How high altitude changes the body’s metabolism

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Compared to those who live at sea level, the 2 million people worldwide who live above an elevation of 4,500 meters (14,764 feet) — about the height of Mount Rainier, Mount Whitney, and many Colorado and Alaska peaks — have lower rates of metabolic diseases, such as diabetes, coronary artery disease, hypercholesterolemia, and obesity.

Now, the work of U.S. National Science Foundation-supported researchers at Gladstone Institutes has shed new light on this phenomenon.

The scientists showed that exposure to chronically low oxygen levels, such as those experienced at high elevation, rewired how mice burn sugars and fats.

The results, published in the journal Cell Metabolism, help explain the metabolic differences of people who live at high altitude, and could lead to new treatments for metabolic disease.

“When an organism is exposed to chronically low levels of oxygen, different organs reshuffle their fuel sources and their energy-producing pathways,” says Isha Jain, senior author of the new study.

“We hope these findings will help us identify metabolic switches that might be beneficial for metabolism even outside of low-oxygen environments.”

At sea level, where a third of the world’s population lives, oxygen makes up about 21% of the air we breathe.

But people who live above 4,500 meters, where oxygen makes up just 11% of the air, can adapt to the shortage of oxygen — known as hypoxia — and thrive.

Researchers studying the impact of hypoxia have usually carried out their research in isolated cells or in cancerous tumors, which often lack oxygen. Jain’s group wanted a better look at how long-term hypoxia impacts organs throughout the body.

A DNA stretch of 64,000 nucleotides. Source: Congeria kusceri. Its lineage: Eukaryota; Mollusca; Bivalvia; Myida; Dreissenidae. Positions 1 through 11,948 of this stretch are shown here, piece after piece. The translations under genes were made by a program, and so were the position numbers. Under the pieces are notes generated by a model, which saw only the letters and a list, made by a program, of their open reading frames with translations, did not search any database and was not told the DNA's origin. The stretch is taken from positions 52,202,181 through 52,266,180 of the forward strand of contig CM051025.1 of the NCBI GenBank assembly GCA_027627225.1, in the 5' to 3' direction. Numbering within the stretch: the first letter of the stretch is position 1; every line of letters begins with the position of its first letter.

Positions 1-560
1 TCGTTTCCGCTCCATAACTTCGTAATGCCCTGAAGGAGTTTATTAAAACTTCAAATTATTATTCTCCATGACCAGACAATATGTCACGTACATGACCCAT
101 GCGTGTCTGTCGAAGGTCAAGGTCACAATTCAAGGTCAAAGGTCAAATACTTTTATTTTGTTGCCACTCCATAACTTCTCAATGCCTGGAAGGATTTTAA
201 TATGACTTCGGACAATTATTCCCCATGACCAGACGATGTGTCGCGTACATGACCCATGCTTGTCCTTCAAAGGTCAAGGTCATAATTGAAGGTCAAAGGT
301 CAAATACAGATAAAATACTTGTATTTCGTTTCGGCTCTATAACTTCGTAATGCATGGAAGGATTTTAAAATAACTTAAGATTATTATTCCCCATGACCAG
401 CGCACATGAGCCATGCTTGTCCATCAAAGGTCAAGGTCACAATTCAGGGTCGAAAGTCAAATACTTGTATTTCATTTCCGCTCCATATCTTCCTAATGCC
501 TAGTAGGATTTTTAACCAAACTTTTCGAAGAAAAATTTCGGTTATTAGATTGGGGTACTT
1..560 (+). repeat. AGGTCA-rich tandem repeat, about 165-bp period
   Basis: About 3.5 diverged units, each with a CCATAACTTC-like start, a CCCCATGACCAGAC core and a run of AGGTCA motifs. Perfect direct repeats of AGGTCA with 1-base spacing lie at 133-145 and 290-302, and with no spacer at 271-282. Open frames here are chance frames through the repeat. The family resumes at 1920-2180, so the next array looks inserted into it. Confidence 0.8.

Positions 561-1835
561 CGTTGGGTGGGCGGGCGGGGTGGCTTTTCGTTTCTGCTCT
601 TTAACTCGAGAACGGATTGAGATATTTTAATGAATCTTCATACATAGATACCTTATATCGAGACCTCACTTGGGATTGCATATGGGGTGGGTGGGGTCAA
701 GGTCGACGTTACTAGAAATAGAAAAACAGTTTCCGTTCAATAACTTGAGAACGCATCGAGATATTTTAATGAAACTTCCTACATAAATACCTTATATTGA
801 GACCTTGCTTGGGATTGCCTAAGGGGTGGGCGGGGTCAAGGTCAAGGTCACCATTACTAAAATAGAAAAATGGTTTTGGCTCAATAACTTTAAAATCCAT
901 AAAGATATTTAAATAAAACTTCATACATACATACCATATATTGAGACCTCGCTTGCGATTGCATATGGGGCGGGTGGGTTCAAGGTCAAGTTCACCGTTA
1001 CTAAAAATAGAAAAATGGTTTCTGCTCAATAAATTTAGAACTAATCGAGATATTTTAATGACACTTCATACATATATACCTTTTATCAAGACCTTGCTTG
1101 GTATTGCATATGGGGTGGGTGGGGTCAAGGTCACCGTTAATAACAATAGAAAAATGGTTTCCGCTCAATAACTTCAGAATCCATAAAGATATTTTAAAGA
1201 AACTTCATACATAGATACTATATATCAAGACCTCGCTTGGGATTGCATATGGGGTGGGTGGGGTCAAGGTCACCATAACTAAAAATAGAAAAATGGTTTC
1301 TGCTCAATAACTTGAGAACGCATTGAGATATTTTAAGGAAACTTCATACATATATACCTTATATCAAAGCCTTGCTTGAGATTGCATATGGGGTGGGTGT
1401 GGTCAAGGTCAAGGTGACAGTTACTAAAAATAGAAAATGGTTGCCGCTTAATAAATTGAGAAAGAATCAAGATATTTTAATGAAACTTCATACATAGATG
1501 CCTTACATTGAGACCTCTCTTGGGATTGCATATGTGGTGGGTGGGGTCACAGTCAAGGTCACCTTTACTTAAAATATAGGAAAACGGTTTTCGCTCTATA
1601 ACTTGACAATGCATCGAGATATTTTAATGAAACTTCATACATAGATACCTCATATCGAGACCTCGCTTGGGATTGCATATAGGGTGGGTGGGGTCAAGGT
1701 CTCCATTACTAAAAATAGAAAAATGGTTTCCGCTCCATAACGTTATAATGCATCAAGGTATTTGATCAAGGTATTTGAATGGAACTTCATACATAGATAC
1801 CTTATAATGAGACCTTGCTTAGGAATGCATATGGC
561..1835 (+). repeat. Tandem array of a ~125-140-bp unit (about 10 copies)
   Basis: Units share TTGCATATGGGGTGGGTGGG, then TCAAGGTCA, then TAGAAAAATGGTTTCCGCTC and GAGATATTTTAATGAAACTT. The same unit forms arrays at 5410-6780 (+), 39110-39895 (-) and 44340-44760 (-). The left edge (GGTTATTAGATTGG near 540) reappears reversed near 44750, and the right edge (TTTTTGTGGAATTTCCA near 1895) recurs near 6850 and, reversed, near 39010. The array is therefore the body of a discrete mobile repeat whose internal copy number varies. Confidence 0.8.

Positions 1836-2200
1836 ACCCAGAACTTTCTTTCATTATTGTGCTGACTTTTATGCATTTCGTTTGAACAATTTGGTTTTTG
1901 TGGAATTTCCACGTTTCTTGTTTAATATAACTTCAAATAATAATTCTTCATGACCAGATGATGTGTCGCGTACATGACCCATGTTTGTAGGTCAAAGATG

Jain and colleagues at Gladstone and University of California, San Francisco, housed adult mice in pressure chambers containing 21%, 11% or 8% oxygen — all levels at which humans and mice can survive.

Over three weeks, the researchers observed the animals’ behavior, monitored their temperature, carbon dioxide levels and blood glucose, and used positron emission tomography (PET) scans to study how different organs consumed nutrients.

In the first days of hypoxia, the mice living in 11% or 8% oxygen moved around less, spending hours completely still.

By the end of the third week, however, their movement patterns had returned to normal. Similarly, carbon dioxide levels in their blood — which usually decrease when mice or humans breathe faster to try to get more oxygen — initially decreased but returned to normal levels by the end of the three weeks.

The animals’ metabolism, however, seemed more permanently altered by the hypoxia. For animals housed in the hypoxic cages, blood glucose levels and body weight both dropped, and neither returned to pre-hypoxic levels.

These changes mirror those in humans who live at high altitudes and are associated with a lower risk of diseases, including cardiovascular disease. Understanding how hypoxia contributes could lead to new drugs that mimic these beneficial effects.

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